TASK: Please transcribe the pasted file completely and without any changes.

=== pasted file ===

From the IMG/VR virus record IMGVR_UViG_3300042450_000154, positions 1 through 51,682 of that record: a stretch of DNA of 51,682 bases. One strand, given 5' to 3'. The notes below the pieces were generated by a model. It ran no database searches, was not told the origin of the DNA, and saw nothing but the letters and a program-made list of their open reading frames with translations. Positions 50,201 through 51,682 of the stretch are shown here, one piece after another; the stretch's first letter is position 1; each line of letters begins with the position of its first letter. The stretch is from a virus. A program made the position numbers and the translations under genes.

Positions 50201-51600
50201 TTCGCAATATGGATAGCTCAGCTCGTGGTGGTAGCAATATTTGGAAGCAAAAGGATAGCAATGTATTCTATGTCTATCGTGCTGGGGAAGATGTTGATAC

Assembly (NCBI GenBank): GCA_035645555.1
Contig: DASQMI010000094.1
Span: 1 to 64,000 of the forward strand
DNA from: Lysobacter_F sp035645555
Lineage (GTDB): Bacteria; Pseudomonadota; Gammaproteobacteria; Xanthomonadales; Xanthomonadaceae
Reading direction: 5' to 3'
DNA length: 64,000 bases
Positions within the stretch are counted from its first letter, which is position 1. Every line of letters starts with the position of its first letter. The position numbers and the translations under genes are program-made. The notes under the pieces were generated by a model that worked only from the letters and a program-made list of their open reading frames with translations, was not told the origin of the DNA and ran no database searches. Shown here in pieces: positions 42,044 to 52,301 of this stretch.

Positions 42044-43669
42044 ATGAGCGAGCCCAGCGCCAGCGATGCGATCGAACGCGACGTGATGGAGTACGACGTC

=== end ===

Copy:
From the IMG/VR virus record IMGVR_UViG_3300042450_000154, positions 1 through 51,682 of that record: a stretch of DNA of 51,682 bases. One strand, given 5' to 3'. The notes below the pieces were generated by a model. It ran no database searches, was not told the origin of the DNA, and saw nothing but the letters and a program-made list of their open reading frames with translations. Positions 50,201 through 51,682 of the stretch are shown here, one piece after another; the stretch's first letter is position 1; each line of letters begins with the position of its first letter. The stretch is from a virus. A program made the position numbers and the translations under genes.

Positions 50201-51600
50201 TTCGCAATATGGATAGCTCAGCTCGTGGTGGTAGCAATATTTGGAAGCAAAAGGATAGCAATGTATTCTATGTCTATCGTGCTGGGGAAGATGTTGATAC

Assembly (NCBI GenBank): GCA_035645555.1
Contig: DASQMI010000094.1
Span: 1 to 64,000 of the forward strand
DNA from: Lysobacter_F sp035645555
Lineage (GTDB): Bacteria; Pseudomonadota; Gammaproteobacteria; Xanthomonadales; Xanthomonadaceae
Reading direction: 5' to 3'
DNA length: 64,000 bases
Positions within the stretch are counted from its first letter, which is position 1. Every line of letters starts with the position of its first letter. The position numbers and the translations under genes are program-made. The notes under the pieces were generated by a model that worked only from the letters and a program-made list of their open reading frames with translations, was not told the origin of the DNA and ran no database searches. Shown here in pieces: positions 42,044 to 52,301 of this stretch.

Positions 42044-43669
42044 ATGAGCGAGCCCAGCGCCAGCGATGCGATCGAACGCGACGTGATGGAGTACGACGTC